MY LIFE HAS been landmarked by events that I hoped I would live long enough to see: the four-minute mile, the defeat of the Axis, the flight to the moon, the threshold of the 21st Century.
Now I hope to live long enough to hear our first message from some other civilization in space. I don’t think much of my chances. Scientists aren’t sure that we will ever make contact with extraterrestrials. Maybe the distances between populated planets are too great for even a more advanced people (if people is the right word) to cover.
That doesn’t keep us from trying. Thomas R. McDonough, author of “The Search for Extraterrestrial Intelligence,” has hope of being the first to make the acquaintance of E.T.
“If a flying saucer landed outside the door right now,” he says, “I’d get right into it, regardless of risk. The idea of seeing another world completely different from anything I’ve ever known is overwhelmingly my greatest desire.”
McDonough lectures on engineering at Caltech and is coordinator of the Pasadena-based Planetary Society’s Search for Extraterrestrial Intelligence (SETI).
Through three radio-frequency scanners, SETI is listening for intelligent signals from space. But our own civilization is so noisy that trying to separate an alien signal from our own sounds is like finding a particular grain of sand on a beach.
Also, an exchange of messages could take centuries. “For all we know,” McDonough says, “they could be broadcasting an entire encyclopedia to us right now.”
Meanwhile, NASA is trying to produce computer chips designed to search millions of channels. “It may be,” McDonough says, “that in a couple of years, you’ll be able to go to Radio Shack and buy a chip specifically for this purpose. Some kid who is a computer hacker sitting in his bedroom, listening for E.T., could conceivably have the first contact.”
I had this in mind recently when my wife and I watched a movie called “Starman” on TV. Jeff Bridges plays an alien whose spaceship is shot down in northern Wisconsin by U.S. Air Force missiles. He turns up--as an infant--in the home of Karen Allen, whose husband has been dead two years.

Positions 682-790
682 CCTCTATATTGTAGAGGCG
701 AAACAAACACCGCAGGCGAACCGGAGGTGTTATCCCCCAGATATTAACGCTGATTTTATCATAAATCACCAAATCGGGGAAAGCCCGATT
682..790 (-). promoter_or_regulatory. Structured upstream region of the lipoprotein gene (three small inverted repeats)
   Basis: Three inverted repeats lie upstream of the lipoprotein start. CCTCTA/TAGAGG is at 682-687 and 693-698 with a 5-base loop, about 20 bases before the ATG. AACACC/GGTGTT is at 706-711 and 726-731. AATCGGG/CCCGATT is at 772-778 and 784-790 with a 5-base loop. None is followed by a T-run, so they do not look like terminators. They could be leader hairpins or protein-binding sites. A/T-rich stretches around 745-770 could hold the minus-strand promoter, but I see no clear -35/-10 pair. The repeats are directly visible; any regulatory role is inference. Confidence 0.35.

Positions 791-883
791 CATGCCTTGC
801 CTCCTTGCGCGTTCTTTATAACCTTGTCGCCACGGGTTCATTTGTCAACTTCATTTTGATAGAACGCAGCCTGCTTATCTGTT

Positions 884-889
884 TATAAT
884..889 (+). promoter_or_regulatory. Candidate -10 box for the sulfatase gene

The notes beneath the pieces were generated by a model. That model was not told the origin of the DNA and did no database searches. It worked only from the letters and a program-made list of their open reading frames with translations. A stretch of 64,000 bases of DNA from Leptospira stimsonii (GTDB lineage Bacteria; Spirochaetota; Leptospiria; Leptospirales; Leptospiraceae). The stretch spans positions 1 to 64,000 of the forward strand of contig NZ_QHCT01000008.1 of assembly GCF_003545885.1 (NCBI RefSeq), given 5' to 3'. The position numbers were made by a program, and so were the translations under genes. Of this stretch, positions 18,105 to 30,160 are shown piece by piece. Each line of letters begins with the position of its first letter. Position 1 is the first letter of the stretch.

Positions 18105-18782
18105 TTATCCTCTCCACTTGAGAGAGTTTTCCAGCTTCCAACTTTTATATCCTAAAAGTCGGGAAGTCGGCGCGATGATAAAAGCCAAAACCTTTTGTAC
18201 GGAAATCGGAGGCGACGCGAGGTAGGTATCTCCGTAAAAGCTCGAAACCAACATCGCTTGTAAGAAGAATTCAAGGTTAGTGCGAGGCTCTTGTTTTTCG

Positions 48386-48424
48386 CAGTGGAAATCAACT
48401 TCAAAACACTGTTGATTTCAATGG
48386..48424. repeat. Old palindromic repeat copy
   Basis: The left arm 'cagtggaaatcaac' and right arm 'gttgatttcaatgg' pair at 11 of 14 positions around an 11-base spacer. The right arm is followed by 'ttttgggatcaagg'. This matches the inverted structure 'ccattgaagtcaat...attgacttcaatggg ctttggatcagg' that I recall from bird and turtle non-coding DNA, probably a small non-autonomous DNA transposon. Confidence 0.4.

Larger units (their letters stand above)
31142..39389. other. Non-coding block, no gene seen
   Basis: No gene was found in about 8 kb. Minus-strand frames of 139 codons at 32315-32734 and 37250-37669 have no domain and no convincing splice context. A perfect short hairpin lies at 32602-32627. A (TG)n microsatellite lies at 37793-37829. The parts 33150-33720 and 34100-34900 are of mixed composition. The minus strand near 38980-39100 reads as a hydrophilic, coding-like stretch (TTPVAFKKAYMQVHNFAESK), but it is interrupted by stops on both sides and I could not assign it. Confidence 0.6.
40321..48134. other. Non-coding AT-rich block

Bridges finds a lock of her husband’s hair in a photo album, and, presto, he not only grows into full manhood before her eyes, but (evidently using a cell from the hair) turns out to be the image of her dead husband.
Allen is frightened of him, as you and I would be. He has a tendency to stare. He moves in jerks like a robot. He forces her to drive him to Arizona, where, in one week, he must rendezvous with a spaceship from home or die.
They have the same kind of adventures that couples usually have in these romantic cross-continent movies, but meanwhile the Air Force is stalking them. At one point Bridges sees a dead deer thrown across the hood of a hunter’s car and brings it back to life, thus demonstrating his compassion.
Inevitably, the alien and the earth woman fall in love. They clinch in a motel. Afterwards, Bridges tells her she is going to have his baby. That seems rather irresponsible of him, since he is either going to die or go back to his own planet without her. He tells her she can’t go because she would die there.
They outwit the Air Force and make it to the great asteroid pit in Arizona, where the rendezvous is to take place. She says: “I love you.” He says: “I love you.” Then the spaceship, which happens to be a sphere, appears, and Bridges soars away.
I doubt that aliens would walk like robots unless they are robots. I doubt that they could reproduce a man from one cell of his hair. I doubt that they could mate with humans. I disclose this plot only to suggest that anything is possible and that we don’t really know.
Biologists say the chances that space aliens would resemble us are about the same as your chances of winning a $20-million lottery. They would be the products of an evolutionary chain quite different from ours.
I doubt that McDonough will ever board a spaceship. Unlike him, though, I wouldn’t go if they offered me a ride. It’s about 100 million to 1 that any alien planet would have movies, champagne and baseball.